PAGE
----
Longford club hit with €2,000 fine over Jamie Carragher soccer camp
Published 05/02/2016 | 02:30
A Longford club has become the first to be fined over a breach of rules governing the use of their property.
Dromard GAA club grounds were used to host the Jamie Carragher soccer school last August and the club has been consequently hit with a €2,000 penalty.
The Liverpool legend and popular Sky Sports pundit attended the school itself in Longford on one of the three days in question.
The event, organised by the UCL Harps soccer club from just across the county boundary in Gowna in Co Cavan, was brought to the attention of the GAA's Management Committee who have the authority in cases like this to investigate and propose a penalty if they deem it necessary.
The original fine was thought to be €3,000 but was reduced to €2,000 by the Central Hearings Committee. A statement released yesterday by the GAA said that Dromard had admitted the infraction but the club are understood to be surprised by the outcome.
Rule 5.1 states that "all property including grounds, clubhouses, halls, dressing-rooms and handball alleys owned or controlled by units of the Association shall be used only for the purpose of, or in connection with, the playing of games controlled by the Association".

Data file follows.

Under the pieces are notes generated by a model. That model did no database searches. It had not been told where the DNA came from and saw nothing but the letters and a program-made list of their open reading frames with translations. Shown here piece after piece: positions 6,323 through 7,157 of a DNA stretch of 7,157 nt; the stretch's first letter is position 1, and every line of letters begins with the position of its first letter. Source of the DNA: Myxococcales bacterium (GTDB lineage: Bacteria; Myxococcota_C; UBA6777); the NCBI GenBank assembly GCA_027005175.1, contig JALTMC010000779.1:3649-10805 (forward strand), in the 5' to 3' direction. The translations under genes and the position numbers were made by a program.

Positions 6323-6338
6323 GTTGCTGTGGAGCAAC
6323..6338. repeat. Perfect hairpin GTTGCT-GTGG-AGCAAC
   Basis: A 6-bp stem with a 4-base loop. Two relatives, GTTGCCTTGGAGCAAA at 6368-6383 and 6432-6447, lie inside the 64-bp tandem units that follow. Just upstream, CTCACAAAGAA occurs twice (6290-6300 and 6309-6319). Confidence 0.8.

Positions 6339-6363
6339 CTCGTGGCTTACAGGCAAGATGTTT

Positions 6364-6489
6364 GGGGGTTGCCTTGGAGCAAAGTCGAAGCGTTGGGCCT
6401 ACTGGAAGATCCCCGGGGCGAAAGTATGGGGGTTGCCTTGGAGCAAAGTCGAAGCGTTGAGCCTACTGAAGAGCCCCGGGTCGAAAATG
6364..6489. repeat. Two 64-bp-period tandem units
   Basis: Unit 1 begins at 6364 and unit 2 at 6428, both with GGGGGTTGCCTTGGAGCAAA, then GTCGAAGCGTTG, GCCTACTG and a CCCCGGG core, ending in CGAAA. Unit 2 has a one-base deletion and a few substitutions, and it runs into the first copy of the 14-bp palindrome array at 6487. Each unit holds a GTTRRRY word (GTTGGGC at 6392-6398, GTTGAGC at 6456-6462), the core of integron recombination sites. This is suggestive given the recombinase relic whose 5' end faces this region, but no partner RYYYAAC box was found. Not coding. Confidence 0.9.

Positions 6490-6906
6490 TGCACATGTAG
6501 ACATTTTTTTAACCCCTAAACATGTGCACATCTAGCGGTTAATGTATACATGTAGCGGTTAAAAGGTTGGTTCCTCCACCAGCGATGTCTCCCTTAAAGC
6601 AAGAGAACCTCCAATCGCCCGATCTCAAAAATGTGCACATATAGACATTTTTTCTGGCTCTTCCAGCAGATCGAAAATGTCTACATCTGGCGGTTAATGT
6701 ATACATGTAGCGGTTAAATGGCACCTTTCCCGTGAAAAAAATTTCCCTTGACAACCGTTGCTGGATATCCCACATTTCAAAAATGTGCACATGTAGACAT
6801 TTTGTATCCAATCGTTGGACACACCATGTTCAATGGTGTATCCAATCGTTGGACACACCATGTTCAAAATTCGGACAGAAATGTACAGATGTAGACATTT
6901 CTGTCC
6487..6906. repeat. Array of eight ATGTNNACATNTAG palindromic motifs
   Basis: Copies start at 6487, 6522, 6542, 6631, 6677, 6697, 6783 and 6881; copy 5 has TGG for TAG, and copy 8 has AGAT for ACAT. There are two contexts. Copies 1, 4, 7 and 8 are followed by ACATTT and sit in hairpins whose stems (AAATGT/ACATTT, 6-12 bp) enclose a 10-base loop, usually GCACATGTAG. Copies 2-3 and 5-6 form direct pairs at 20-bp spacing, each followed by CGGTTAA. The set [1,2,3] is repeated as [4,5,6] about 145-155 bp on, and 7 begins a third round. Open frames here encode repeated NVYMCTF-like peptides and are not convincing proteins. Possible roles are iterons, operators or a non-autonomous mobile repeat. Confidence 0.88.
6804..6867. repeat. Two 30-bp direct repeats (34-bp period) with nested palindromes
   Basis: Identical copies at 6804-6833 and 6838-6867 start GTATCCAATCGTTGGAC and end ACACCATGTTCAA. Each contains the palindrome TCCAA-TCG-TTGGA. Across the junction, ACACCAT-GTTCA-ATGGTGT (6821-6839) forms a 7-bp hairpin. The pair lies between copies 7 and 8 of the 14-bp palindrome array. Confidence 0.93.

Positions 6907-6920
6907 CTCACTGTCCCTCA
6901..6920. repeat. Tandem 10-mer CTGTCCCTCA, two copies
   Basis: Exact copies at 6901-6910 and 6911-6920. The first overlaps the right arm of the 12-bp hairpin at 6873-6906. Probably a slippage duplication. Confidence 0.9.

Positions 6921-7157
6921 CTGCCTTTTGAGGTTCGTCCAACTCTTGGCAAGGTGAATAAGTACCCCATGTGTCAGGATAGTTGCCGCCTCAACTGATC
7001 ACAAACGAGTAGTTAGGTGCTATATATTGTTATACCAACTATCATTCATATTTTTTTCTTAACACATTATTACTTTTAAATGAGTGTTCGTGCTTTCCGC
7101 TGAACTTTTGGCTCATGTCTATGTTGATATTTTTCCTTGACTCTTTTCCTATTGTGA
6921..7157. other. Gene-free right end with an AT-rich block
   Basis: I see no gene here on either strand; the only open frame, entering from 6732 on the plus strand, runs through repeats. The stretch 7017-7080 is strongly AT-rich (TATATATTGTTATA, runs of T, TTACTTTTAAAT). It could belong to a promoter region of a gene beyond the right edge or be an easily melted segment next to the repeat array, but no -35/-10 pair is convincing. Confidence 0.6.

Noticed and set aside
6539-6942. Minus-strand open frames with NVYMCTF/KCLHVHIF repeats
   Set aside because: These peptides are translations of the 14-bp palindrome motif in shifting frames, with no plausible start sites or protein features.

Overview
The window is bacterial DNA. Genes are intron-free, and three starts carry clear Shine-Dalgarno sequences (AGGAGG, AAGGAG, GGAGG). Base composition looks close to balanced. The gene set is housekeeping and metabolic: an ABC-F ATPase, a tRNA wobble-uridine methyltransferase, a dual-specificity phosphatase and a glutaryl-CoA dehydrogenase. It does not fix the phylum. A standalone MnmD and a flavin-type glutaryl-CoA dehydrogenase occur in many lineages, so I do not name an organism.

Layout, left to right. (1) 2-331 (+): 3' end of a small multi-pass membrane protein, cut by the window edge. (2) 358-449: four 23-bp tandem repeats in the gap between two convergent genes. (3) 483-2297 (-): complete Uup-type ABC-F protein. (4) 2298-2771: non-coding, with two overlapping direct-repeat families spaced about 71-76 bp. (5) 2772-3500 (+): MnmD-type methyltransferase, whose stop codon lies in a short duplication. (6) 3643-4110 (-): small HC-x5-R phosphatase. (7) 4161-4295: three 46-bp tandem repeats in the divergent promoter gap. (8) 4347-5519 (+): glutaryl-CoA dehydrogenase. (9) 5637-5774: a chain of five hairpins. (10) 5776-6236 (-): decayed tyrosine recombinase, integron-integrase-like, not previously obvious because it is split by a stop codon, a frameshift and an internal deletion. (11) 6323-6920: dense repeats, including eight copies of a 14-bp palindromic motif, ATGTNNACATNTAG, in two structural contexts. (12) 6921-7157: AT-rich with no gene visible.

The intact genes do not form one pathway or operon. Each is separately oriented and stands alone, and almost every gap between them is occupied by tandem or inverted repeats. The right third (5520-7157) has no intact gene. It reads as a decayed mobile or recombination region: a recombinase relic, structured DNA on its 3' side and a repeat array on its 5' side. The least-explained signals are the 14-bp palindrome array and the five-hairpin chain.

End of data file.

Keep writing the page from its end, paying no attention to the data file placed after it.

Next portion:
A soccer camp run by such a high-profile figure taking place on GAA property clearly contravened this rule.
It is believed that this is the first time a unit of the GAA has had a sanction imposed on it for breaking the rule.
Nemo Rangers came under the spotlight when they allowed the Irish rugby team in to train at short notice in their Trabeg complex in January 2010.
But GAA's Management decided to issue them with a caution later that year having accepted that they took the booking in error.
The Nemo case led to a re-affirming of GAA rules on the use of property but a clear understanding developed that clubs needed to generate revenue from the rent of all-weather facilities and that would involve groups playing such games as five-a-side soccer.
But hire to organisations from other sports remained strictly prohibited.
Dromard’s GAA facilities, including a 3G pitch, are among the most impressive in the region.
The club admitted the infraction, as the statement indicated, but felt that there would be some leeway shown to them because of the circumstances of how the event came to take place on their pitch.
Clubs with 3G pitch facilities regularly face hire requests from other sports organisations and some, other than Nemo Rangers, have come under the spotlight when they have obliged.
The rules differ for Croke Park of course since the then Rule 42 was altered in 2005 to allow international rugby and soccer matches to be played in Croke Park during the reconstruction of Lansdowne Road.
That rule change remains in place to this day, giving Central Council the power to decide on the use of Croke Park.
There have been moves to allow the same liberty of use to county grounds.
Clare, through former GAA presidential candidate Noel Walsh’s club Miltown-Malbay, have once again submitted a motion to Congress to that effect.
The fact that the GAA were happy to release the outcome of a hearing on this matter underlines a willingness to deal with these issues when they arise.
Croke Park’s top brass have repeatedly stated that the GAA cannot police every ground in the country when this rule is contravened.